Tatsiana Hatsura-Yavorska, the director of the Watch Docs Film Festival in Belarus, has been released from prison and charges against her have been dropped by human rights organizations and festivals after an international outcry this week.
Hatsura-Yavorska was arrested for the first time on April 5 for organizing an underground photo exhibition to celebrate health workers. She was first fined 700 Belarusian rubles for “protesting against the police” and taken to a detention center in Minsk. Organizations such as the Human Rights Film Network said she was a political prisoner and was being held with hundreds of others following government crackdown on local unrest.
She should be tried in court on Thursday (April 15th) after a maximum of 10 days in detention. The charges of “raising funds for protests” were awaited. Those close to her feared that she could spend several years in prison. However, following widespread support from the international community, with festivals such as Sundance and Berlin being published calling for her release, . can confirm that she has been released and is currently not on criminal charges.
Film festivals and human rights organizations are calling for the detained Belarusian festival director Tatsiana Hatsura-Yavorska to be released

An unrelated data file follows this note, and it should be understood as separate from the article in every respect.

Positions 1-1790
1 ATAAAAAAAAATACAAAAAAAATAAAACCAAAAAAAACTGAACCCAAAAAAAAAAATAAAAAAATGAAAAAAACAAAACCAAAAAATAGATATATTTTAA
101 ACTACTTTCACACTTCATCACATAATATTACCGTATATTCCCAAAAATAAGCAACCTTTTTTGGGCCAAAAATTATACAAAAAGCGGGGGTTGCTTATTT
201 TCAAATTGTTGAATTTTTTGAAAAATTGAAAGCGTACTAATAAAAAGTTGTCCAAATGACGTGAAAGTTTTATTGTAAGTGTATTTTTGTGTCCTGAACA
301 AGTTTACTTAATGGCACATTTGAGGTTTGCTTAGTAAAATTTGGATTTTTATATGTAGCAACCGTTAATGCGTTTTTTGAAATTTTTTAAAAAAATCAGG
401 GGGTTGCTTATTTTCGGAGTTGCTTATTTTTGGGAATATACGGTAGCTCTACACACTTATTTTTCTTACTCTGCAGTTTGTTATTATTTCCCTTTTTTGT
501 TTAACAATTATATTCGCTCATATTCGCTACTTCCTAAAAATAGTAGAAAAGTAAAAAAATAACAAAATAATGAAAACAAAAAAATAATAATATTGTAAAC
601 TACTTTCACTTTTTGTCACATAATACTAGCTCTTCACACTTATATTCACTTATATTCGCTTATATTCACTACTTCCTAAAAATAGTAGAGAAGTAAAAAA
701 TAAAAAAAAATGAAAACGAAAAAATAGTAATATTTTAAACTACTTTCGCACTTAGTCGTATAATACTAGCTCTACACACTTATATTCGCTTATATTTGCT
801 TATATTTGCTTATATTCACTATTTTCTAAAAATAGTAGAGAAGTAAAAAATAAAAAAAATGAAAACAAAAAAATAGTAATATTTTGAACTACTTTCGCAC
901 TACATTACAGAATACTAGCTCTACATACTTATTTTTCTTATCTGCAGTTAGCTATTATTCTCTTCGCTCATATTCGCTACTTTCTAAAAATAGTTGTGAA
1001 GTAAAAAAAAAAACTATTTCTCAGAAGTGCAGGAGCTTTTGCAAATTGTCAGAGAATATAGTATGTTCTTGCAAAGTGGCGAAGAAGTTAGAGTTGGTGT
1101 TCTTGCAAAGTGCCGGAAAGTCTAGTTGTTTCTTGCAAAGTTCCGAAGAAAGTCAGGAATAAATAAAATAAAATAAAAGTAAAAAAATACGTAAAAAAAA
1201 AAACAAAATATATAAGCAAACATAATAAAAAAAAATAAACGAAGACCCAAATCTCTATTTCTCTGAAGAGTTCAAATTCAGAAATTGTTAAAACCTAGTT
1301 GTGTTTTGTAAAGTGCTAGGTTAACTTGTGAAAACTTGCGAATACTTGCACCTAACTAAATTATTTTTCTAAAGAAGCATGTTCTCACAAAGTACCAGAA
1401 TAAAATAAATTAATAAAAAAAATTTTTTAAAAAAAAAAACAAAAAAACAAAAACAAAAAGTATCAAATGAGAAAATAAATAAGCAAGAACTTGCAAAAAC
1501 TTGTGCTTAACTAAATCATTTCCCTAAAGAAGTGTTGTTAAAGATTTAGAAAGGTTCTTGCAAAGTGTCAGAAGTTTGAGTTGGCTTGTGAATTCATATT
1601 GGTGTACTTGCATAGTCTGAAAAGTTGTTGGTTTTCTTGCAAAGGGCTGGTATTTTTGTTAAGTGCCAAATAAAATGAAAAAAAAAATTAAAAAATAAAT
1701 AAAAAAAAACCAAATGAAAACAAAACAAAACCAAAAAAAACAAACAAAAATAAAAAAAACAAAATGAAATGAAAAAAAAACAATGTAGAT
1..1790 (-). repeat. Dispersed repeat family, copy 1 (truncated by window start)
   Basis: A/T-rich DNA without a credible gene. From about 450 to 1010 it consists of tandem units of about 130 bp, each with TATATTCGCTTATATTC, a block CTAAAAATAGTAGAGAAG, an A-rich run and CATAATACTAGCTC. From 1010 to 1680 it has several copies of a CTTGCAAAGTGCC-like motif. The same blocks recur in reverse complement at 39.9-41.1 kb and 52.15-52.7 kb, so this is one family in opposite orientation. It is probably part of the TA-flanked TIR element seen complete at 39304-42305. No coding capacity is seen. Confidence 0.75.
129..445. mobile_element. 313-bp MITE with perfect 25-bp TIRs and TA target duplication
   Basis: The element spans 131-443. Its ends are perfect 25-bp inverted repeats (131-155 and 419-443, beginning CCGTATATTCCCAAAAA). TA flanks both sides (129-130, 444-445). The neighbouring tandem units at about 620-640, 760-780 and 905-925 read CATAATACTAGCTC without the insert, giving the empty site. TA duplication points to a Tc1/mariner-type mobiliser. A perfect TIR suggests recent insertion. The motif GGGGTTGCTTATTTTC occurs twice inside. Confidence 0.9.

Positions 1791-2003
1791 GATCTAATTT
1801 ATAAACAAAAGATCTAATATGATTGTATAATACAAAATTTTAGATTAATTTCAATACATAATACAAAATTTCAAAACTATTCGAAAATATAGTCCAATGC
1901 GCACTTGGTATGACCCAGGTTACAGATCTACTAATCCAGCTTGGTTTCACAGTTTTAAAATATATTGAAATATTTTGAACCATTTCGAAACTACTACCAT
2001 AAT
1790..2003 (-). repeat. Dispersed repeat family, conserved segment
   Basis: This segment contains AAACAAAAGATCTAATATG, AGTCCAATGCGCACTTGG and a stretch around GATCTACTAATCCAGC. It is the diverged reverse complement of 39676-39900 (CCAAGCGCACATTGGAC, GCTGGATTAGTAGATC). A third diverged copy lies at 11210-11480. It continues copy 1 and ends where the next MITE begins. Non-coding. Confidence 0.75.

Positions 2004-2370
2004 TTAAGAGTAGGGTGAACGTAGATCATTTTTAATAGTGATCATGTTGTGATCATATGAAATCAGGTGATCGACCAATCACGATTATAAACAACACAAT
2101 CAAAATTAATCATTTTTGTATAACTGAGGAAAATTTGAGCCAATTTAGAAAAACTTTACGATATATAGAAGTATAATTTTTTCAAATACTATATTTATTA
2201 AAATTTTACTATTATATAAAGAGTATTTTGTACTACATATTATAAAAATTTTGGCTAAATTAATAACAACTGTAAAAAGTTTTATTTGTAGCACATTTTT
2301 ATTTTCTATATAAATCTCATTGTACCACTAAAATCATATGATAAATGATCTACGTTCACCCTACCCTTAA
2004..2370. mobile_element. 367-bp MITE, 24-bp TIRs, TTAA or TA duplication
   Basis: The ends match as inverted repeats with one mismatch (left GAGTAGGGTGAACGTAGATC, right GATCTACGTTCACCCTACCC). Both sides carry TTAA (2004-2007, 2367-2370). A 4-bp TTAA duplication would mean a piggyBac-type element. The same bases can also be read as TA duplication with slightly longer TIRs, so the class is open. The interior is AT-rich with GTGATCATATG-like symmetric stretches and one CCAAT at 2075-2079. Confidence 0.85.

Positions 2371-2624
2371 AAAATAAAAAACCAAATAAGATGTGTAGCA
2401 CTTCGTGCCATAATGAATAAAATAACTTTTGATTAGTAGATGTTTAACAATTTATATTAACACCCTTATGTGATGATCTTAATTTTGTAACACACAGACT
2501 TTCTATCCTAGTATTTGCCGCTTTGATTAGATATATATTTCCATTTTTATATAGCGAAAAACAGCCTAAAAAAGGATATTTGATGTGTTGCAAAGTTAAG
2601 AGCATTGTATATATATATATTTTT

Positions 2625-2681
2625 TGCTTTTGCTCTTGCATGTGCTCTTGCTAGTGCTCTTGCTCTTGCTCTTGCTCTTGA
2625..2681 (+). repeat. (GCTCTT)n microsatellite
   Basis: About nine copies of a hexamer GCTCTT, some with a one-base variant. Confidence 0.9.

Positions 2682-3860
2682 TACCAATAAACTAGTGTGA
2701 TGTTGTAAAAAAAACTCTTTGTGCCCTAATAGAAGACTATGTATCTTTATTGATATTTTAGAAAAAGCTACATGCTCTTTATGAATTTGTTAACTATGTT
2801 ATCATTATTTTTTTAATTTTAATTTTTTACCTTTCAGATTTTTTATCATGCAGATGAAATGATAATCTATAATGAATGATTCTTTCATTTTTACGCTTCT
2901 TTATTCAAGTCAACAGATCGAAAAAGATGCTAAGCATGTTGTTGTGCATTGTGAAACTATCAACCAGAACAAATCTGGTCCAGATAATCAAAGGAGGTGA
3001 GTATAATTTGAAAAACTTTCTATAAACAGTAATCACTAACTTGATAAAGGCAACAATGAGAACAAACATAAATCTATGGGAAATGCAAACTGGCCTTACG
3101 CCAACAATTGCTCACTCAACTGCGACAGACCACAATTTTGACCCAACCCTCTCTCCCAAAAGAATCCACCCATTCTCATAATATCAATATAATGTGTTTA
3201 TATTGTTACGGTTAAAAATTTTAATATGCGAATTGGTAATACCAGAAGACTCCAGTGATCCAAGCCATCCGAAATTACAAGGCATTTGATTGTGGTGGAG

Volodymyr Yavorski, Hatsura-Yavorska’s husband, had to flee Belarus and now lives abroad with the couple’s children. According to the sources, he was told by the authorities to leave the country or go to prison himself. Yavorski is also a human rights activist and founder of the Ukrainian human rights film festival Docudays UA. It is understood that he will not be able to return to Belarus for a period of 10 years.
Belarus has been in the midst of political upheaval since a controversial election last summer. President Alexander Lukashenko claimed he won a landslide victory to secure a sixth term. The election result has been questioned by foreign governments and NGOs. There has been local crackdown on members of the opposition party, with some imprisoned and others fled the country, while protests have led to more than 600 other arrests.